How to reach: Edible Arrangements, www.ediblearrangements.com
Interviewed by Dustin S. Klein / Story by Jessica Hanna
After Rosetta Stone’s original founder passed away in 2002, the then-small company of 90 employees needed a new leader with passion and direction.
At the urging of his lifetime friend, Tom Adams met with the founder’s family and asked to come on board with the company as CEO.
Swedish by birth and raised in both France and England, Adams said he brought his lifetime experience of learning languages to the company. When he was 10 years old, he moved to England and was placed in school without knowing the English language. He said he learned through immersion.
“It was a very painful experience, but it developed a lot of intuition about what works, what doesn’t,” Adams said. “I kind of just feel it.”
As president and CEO of Rosetta Stone, Adams uses his experiences to enable others to learn languages more rapidly and efficiently.
Q: You came in as CEO; on day one, what did you bring to the table?
I know what learning strategies deliver results when you are trying to acquire a new language. I learned other languages after (learning English). But beyond that, I think people who know me know that I am very competitive. I’m also a visionary in the sense that I have a vision of where things need to be, and that allows me to be bold.
My core is passion and a vision of how language learning should be. It should be much easier than most people have experienced; it should be much more effective. And technology can deliver a much better experience now, especially if you adopt the right methods, the right pedagogy. You can have much greater success than people have experienced in school.
Q: What were some of the challenges you faced in taking over the organization?
We had less than $1 million of cash in the bank. We didn’t have the budget to spend on a big media splash. What we had to figure out was how we could advertise to create a little awareness, and make sure that that little bit of awareness actually paid off.
We developed very technical approaches to marketing, inspired by other companies, but developed organically within the business. People developed their own solutions to the problems of doing micromarketing, and we embraced that and started scaling it. As we found things worked, we repeated the things that worked. We didn’t repeat the things that didn’t work, and so we got scale.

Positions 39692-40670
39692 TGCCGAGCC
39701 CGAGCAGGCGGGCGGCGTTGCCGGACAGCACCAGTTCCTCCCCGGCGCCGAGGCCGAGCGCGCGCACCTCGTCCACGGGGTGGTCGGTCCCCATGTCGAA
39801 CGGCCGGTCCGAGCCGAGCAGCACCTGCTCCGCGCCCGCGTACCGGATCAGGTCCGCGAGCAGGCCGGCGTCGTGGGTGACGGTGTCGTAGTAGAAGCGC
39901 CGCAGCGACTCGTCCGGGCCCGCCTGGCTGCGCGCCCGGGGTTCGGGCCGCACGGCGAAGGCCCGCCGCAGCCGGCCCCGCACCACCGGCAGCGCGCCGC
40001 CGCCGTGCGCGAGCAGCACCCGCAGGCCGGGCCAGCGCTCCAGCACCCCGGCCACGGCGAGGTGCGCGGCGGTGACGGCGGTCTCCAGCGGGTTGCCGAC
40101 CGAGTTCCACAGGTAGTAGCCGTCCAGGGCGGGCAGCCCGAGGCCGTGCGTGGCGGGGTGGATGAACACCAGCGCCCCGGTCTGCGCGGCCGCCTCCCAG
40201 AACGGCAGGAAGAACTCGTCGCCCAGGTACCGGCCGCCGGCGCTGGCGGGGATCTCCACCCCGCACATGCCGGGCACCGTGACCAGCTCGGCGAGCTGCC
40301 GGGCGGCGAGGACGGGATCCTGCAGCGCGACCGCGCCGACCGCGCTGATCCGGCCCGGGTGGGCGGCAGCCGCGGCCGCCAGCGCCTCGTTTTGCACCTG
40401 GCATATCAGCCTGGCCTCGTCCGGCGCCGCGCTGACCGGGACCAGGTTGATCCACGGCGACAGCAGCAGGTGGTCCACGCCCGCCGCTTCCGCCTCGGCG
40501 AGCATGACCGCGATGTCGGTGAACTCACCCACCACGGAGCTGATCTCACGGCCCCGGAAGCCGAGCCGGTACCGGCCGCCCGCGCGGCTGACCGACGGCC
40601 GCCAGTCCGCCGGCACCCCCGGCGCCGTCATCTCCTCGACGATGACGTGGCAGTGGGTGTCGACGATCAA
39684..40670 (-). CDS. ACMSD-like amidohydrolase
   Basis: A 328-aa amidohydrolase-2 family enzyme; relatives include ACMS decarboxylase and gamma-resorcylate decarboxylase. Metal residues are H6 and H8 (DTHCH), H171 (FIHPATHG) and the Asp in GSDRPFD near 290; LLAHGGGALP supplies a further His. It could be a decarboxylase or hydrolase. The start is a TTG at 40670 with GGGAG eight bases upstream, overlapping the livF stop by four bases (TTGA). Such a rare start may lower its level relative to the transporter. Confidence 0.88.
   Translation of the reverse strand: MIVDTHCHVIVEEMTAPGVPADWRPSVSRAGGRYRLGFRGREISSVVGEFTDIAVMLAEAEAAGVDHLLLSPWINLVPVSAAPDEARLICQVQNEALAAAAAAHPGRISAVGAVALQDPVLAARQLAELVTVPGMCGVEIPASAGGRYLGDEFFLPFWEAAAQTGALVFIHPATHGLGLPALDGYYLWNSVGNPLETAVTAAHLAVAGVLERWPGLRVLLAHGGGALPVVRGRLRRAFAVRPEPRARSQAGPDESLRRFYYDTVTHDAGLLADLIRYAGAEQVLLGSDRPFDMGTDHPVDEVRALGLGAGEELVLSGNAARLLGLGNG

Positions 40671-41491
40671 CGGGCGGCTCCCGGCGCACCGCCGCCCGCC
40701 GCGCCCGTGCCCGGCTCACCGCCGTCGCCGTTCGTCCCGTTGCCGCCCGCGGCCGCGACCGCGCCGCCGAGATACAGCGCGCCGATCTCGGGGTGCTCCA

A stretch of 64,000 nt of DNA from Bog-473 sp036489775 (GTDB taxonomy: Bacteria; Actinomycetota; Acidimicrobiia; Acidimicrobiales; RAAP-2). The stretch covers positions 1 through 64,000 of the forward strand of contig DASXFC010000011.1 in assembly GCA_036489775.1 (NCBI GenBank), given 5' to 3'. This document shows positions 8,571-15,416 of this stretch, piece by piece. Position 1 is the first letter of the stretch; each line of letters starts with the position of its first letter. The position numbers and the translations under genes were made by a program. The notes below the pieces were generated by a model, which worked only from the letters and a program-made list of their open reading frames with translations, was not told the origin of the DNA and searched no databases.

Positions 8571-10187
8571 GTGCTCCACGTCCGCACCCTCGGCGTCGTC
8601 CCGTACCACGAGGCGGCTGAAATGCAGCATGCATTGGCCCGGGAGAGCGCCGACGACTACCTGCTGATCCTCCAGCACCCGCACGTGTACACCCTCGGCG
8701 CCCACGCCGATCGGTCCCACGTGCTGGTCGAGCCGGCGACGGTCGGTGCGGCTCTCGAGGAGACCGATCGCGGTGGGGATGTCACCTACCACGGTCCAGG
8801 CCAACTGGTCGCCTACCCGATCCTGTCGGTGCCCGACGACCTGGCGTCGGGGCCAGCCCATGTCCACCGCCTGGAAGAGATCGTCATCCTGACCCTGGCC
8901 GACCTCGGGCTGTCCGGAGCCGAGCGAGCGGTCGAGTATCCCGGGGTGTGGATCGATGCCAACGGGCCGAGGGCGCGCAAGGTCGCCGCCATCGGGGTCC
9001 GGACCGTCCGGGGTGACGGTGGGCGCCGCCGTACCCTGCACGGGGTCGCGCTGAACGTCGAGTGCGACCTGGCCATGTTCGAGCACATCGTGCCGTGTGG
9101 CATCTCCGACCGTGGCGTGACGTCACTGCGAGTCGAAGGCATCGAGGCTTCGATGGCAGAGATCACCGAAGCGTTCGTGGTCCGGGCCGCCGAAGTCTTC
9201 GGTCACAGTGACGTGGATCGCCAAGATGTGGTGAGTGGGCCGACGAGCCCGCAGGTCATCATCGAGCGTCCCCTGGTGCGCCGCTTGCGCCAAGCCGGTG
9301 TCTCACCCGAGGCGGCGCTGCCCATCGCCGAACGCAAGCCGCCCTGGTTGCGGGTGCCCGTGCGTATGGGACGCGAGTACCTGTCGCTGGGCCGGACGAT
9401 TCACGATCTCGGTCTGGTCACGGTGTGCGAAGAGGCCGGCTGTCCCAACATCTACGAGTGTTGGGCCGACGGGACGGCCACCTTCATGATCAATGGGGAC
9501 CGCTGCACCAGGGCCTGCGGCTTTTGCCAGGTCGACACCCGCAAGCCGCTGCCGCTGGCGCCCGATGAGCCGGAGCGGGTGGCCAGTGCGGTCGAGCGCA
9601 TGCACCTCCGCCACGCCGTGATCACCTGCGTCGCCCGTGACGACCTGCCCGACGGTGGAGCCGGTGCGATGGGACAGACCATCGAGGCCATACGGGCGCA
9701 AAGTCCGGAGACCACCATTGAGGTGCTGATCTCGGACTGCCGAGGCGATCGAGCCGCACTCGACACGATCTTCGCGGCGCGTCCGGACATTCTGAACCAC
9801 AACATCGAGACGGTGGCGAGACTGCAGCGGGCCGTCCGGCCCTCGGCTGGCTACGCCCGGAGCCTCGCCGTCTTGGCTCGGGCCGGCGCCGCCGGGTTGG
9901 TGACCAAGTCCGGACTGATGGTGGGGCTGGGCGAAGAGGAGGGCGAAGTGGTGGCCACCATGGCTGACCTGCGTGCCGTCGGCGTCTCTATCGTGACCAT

Q: So what worked?
Print advertising, where we would run an ad that essentially explained our method and stipulated who was using us. We had a phone number that they should call, and by having that unique phone number, we knew which publications worked. We were successful with the Atlantic Monthly and then with The New Yorker, and from that base, we continued to build.
Q: What didn’t work?
In the beginning it was a lot of the administration systems and managing external vendors. We found that incredibly hard because we were trying to build an e-commerce system that could handle thousands and thousands of transactions seamlessly that it would all flow through.
You would read the (information) from the vendors of these IT systems, and with enough money, they work the way they describe them. But as a company that was getting off the ground, it was just really expensive. So we had a false start and had to reflect if we should continue and put more money into the company to get a result from all the investment.
But we did eventually decide to put more money in (and buy the systems). In the end, we believed that we had very strong potential and that we would become a large company. We’re still on our way there, but having that technology as a back end supporting our growth was key.
Q: How long did it take before you were getting traction on sustained growth?
It was about six to nine months before some of the ideas started proving themselves. We were so excited. And, we were so experimental. I find it hard to pick a time when we knew were going to succeed because we thought we were going to succeed the entire time. We thought it was just a matter of testing, with enough frequency and enough different ways, as well as having the discipline to interpret results.
Q: Did you find that you had to continually communicate to your staff, asking them to trust you on what would work?